An Estonian man accused of directing a massive Internet fraud to infect more than 4 million computers in 100 countries pleaded guilty to hacking-related charges, in the latest conviction stemming from the case.
Vladimir Tsastsin, who was brought to the U.S. in October to face trial after fighting extradition for almost three years, pleaded guilty Wednesday in Manhattan to conspiring to commit computer intrusion and wire-fraud conspiracy. He faces as long as eight years in prison.
“I know what I was doing was wrong,” Tsastsin said in court.
The plea comes in a wide-ranging prosecution that in March netted a similar admission by another Estonian, Dmitri Jegorov. At least 500,000 users in the U.S. were affected by malicious software used in the scheme, federal prosecutors said, including those at government agencies including the National Aeronautics and Space Administration.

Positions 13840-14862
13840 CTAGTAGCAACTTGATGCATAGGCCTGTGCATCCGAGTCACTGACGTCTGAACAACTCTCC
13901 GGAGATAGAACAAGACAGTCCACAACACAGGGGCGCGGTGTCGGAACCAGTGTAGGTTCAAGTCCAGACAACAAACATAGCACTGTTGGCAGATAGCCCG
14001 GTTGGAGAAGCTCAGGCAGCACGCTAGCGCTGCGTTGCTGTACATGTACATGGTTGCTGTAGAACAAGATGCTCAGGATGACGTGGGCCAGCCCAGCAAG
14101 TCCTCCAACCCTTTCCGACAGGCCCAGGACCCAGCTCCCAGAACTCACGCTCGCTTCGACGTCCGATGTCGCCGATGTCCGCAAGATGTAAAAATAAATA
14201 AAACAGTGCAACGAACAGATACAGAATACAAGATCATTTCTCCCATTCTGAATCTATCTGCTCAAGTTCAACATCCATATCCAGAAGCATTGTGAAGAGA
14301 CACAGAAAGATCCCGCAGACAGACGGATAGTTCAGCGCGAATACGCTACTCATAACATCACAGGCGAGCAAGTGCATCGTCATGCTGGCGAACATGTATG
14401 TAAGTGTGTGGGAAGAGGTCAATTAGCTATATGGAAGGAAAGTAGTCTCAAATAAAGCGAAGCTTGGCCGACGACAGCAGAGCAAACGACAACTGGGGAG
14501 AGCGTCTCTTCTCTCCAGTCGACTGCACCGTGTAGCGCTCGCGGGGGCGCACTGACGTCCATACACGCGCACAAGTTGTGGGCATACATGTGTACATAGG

Under the scheme, for example, a user with an infected computer who searched for Apple Inc.’s ITunes using Google was shown an Apple.com/itunes link. But when that link was clicked, the user was redirected to a non-Apple website and the group of hackers collected advertising fees.
They made at least $14 million, according to the U.S.
Six Estonians and a Russian were charged in the scheme. All have already pleaded guilty with the exception of Andrey Taame who remains a fugitive, according to prosecutors.
Another component of the scam replaced advertising on websites with the group’s own ads, according to the indictment. Not only did the hackers make money from the switch, legitimate website operators and advertisers were deprived of revenue, the government said.
The case is U.S. v. Tsastsin, 11-cr-878, U.S. District Court, Southern District of New York (Manhattan).